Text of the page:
The first of Moran’s bi-annual Made in Mexico Auctions is filled with symbolism
• 20th century fine art from traditional to political will excite a variety of collectors
• Silver table settings will jazz up any home cooked meal
• Symbolism is rampant throughout works in the auction
• 150+ pieces of Mid-Century Mexican jewelry will find new homes
Los Angeles, CA – John Moran Auctioneers is pleased to present another installment of “Made in Mexico” on February 9th, 2021 to collectors of art, objects and jewelry from across the border. With more than 150 lots of Mexican jewelry from all of the preeminent designers represented, collectors will find it hard to not find something distinctive to add to their collection. A fully illustrated digital catalogue is available now to whet the appetite along with full cataloguing, condition reports and additional photographs so that bidders can make informed decisions before buying.
Antonio Pineda’s interpretation of traditional Mexican themes can clearly be seen as influence here with this turquoise set pendant that alludes to the double headed serpent. The British Museum displays a mosaic turquoise serpent that was reportedly given by Montezuma II to the Spanish conquistador Herman Cortez in 1519. The double headed serpent is considered a sign of rebirth from the serpent’s ability to shed its skin. Other theories suggest the duality of life and death with the serpent god being an essential part of the of iconography of Mexico. The use of turquoise here by Pineda is also symbolic for its reference to water, new growth, and possibly even the feathers of the quetzal bird. The Aztecs believed their god Quetzalcoatl taught them the how to refine this stone. In fact, the Spanish conquistador Bernal Diaz Castillo observed the more significant value the Aztecs placed on turquoise compared to gold. This is just one of many works feature in “Made in Mexico” that Antonio Pineda’s modern take has been added to. This power statement or one of his other pieces will make a crowning addition to the jewelry collection of the new buyer.
Perhaps jewelry does not pique your interest, but his elegant designs do; beautiful examples of Antonio Pineda’s craftsmanship and design mastery can be seen in his housewares in this auction. From the elegant rosewood and sterling flatware to the decadent sterling cigar holder and the luscious amethyst bracelets and onyx set jewels, there is enough variety to appeal to even the most jaded collector.
Lot 124 is Another Antonio Pineda silver piece with a fish motif that is heavily laid with symbolism. While fish have a long history of symbolic meanings in many cultures among story tellers and religions alike, the Mexican tradition of celebrating the fish rises from the Axoloti. It is actually not a fish but a salamander and never outgrows its gills and refuses to live on land. For this reason, it is hailed as representing independence, creativity and a long youth. Perhaps Pineda was channeling this fountain of youth with his line of skeletal jewelry.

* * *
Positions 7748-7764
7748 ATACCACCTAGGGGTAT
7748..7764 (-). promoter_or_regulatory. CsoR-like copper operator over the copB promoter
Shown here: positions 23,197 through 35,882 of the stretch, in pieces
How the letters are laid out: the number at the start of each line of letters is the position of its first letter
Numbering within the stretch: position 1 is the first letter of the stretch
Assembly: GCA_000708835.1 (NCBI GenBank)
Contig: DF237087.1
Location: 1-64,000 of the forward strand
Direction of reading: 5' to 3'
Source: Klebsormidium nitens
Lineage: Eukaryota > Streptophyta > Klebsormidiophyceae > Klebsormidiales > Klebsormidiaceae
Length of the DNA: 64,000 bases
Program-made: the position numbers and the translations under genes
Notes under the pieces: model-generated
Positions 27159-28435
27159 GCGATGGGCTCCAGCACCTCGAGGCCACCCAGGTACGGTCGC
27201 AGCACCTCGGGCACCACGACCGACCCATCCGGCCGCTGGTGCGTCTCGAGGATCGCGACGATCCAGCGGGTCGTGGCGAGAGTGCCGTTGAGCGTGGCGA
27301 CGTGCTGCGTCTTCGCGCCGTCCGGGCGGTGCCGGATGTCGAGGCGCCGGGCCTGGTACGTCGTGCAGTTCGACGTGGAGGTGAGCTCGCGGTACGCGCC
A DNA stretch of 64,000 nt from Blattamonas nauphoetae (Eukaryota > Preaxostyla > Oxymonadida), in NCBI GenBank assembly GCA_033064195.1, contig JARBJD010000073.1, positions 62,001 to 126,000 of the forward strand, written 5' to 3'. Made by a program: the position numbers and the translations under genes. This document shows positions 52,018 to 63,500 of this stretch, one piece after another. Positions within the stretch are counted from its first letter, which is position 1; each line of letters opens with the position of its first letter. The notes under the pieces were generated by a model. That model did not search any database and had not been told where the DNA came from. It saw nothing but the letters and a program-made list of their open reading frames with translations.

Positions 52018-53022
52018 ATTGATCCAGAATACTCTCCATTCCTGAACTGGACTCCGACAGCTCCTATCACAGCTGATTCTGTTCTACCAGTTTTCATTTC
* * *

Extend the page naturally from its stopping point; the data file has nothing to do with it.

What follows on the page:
“Mexican art has many faces.”
Mexican art has many faces. From Diego Rivera and Frieda Kahlo to Alfredo Ramos Martinez, their artwork has always spoken about the country and the people who bring it to life, the people who are underserved and a life of struggling farm workers to political revolutionaries, their art exemplifies the life of the countries people.
Anyone who grew up in Southern California has seen signs like this along the automobile corridors that connect the metropolitan areas. For Mario Uribe, a Mexican American born in 1943, the signs were more than cautionary tales, they were the de-humanizing iconography of desperation, “In the 1970s, 80s and 90s, hundreds of illegal immigrants coming into the US from Mexico died crossing freeways in Southern California, unfamiliar with the speed that vehicles were traveling. The heavy toll prompted Cal Trans to create a freeway sign warning motorist of crossing illegal aliens, like we have for deer or cattle. I wasn’t sure if the purpose of the signs was to protect the immigrants or the motorists. My perspective has changed in the last 28 years however, and now, when I contemplate that work, I remember what my feelings were about the sign – not exactly positive. I feel the same about the sign, but now foremost in my mind and heart are the people who sacrifice so much in order to better themselves, and I am filled with admiration and respect for them. I’ll never know what it’s like to cross a border illegally or run across a freeway with my family in tow, and hope I never do.” Mario Uribe Regardless of your political belief, this his quadriptych is a powerful reminder that we have a long way to go politically and socially to see everyone as human.
Towards the end of the sale Moran’s is delighted to offer more than a dozen Pre-Columbian objects from an important Los Angeles collection. Dubbed the ‘Cloud people’ of Mesoamerica, the Zapotec culture dates back to 500 BCE – 900 CE. Their capital at Monte Alban was a trade hub that linked the Olmec, Teotihuacan and Mayan civilizations. As a large ceremonial center, Monte Alban thrived as a necropolis with elaborate funerary architecture. This example offered at Moran’s may have served as a guardian figure or as an escort effigy that would deliver one into the afterlife.
The other offerings be presented on February 9th including Hector Aguilar, William Spratling and Matilde Poulat (Matl), Los Castillo and Ledesma to name a few. For upcoming highlights, online catalogues, and more information on these sales, visit Moran’s website: www.johnmoran.com. Bidding is now available online via Moran’s new mobile app Moran Mobile, available on both iOS and Android operating systems. Live bidding on a desktop is available through our website; bidding is also supported by telephone or absentee.
Consignment inquiries are always welcome.